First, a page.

During a recent and brief trip to the small town of Kingsport in Nova Scotia's Annapolis Valley, I picked up a pocketful of horse-chestnuts [Aesculus hippocastanum] from a sidewalk that was just littered with them. One of the nuts I kept in the pod while the others were already husked by the foot or vehicle traffic.

Chestnut patch before rock.
Chestnuts covered up.
According to, the nuts must not dry out if you want to plant them. Unfortunately by the time I got to planting them only the two nuts in the pod were still nice and round while the other half dozen or so were starting to shrivel up.

I planted the nuts along the forest edge or the residential acre in a half metre square patch as shown here and covered the patch with a large flat rock, to protect the nuts against predation by squirrels or raccoons and also to temper large temperature shifts. In spring when the nuts are expected to emerge I will remove the rock. If more that one survives they will be transplanted. I can probably find a spot somewhere for them in this 80 acre lot.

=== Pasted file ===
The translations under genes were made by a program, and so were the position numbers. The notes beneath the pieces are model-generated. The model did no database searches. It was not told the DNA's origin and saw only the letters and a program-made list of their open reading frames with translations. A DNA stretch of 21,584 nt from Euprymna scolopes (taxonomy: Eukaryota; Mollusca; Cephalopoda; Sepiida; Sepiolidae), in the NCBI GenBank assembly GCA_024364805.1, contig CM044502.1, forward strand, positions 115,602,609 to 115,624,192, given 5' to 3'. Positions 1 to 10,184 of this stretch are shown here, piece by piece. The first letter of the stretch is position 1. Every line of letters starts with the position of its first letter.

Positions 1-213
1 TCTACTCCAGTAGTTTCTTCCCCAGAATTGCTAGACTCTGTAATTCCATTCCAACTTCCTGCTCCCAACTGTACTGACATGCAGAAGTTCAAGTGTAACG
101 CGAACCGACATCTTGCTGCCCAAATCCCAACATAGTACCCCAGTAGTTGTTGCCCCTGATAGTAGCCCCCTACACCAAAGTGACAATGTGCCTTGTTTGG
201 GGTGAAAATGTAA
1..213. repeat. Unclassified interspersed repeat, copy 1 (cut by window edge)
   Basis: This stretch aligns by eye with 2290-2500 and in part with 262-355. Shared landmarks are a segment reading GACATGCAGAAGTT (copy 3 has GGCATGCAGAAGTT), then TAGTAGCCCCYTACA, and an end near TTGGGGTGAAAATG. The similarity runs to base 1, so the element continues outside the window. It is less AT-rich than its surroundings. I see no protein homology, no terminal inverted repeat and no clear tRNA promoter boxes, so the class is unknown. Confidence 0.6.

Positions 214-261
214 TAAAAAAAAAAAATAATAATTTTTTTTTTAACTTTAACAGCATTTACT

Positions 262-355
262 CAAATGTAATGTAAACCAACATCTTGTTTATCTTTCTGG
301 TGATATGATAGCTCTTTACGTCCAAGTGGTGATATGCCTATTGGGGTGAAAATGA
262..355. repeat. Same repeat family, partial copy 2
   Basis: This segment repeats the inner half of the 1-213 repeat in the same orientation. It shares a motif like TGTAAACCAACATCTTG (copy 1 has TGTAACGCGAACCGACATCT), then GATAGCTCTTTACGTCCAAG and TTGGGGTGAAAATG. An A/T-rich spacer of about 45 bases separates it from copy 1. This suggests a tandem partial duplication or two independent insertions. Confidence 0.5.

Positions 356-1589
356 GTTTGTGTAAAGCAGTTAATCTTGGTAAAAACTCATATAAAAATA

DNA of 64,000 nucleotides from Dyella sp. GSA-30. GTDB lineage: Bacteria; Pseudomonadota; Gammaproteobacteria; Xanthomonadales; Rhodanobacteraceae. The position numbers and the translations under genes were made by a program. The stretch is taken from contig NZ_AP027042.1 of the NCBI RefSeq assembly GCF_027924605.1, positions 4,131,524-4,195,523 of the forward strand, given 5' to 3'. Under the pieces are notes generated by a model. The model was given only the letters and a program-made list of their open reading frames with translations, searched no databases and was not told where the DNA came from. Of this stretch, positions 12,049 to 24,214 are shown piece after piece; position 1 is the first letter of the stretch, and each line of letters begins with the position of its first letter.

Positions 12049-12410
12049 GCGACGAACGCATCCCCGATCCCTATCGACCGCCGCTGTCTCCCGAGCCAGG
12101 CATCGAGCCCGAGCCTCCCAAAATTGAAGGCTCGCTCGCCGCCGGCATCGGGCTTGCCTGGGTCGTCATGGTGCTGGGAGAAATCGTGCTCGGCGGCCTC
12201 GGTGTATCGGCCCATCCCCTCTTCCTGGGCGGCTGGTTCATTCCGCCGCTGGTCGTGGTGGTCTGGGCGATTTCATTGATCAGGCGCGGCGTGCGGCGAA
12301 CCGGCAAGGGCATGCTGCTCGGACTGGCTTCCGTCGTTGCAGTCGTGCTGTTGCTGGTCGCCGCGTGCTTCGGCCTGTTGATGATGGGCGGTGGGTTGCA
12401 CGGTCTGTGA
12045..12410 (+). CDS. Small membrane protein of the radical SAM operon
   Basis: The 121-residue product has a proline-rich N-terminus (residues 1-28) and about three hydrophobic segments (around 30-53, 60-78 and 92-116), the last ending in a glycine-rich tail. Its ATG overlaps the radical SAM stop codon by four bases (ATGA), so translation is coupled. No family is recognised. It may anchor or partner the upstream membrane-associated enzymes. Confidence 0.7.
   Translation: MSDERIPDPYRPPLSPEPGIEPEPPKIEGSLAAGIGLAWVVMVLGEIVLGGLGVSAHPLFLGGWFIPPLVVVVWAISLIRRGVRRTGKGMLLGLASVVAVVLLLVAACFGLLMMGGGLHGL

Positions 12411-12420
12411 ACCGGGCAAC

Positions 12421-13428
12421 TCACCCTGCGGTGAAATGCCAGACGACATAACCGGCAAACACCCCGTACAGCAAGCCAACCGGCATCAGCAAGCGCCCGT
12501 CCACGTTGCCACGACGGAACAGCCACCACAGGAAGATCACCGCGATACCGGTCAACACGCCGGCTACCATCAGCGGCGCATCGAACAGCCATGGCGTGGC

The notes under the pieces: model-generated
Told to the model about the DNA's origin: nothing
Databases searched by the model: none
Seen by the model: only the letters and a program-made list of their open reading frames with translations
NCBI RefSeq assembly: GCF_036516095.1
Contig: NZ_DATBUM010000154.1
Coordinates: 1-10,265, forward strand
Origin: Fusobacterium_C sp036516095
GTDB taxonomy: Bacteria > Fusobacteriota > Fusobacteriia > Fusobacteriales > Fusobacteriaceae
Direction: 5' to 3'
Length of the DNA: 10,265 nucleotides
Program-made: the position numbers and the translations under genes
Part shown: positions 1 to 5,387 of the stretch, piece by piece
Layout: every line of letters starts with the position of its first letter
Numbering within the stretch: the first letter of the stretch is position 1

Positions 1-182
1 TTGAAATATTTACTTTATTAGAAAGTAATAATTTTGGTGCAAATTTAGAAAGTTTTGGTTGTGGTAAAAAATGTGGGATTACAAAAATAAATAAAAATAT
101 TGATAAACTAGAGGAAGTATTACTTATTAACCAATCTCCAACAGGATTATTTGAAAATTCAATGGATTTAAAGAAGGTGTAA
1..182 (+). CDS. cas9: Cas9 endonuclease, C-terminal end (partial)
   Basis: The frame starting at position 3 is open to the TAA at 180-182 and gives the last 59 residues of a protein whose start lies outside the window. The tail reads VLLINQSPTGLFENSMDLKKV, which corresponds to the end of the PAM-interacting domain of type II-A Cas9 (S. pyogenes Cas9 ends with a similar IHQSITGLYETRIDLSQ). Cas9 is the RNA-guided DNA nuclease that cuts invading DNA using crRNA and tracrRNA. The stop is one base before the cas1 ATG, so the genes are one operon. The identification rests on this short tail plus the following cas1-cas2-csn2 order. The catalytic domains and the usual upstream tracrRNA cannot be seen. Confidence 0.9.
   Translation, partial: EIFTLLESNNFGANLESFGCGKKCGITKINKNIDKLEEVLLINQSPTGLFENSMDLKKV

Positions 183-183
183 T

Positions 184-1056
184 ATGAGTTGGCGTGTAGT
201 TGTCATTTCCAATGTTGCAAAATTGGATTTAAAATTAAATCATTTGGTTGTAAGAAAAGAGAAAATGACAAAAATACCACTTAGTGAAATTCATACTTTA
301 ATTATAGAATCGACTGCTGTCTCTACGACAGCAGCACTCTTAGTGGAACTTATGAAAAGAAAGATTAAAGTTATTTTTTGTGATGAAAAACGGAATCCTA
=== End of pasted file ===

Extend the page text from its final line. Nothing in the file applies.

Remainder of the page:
Rock covering chestnuts for the winter.
Though the tree is not indigenous to the area and actually an import from southern Europe, It does make for an attractive showy tree and I figure I can justify it being in the garden area around our house.

Thursday, August 25, 2011


From time to time I noticed this small spider -- so I thought -- in the basement. I payed no attention to it for the longest time thinking that it was merely a crab spider. After taking these pictures and further examination, it became evident that crab spiders do not have these pincers. So now what? After considerable searching under different names I found from the that it is a pseudoscorpion. It is common in North America right up to the treeline.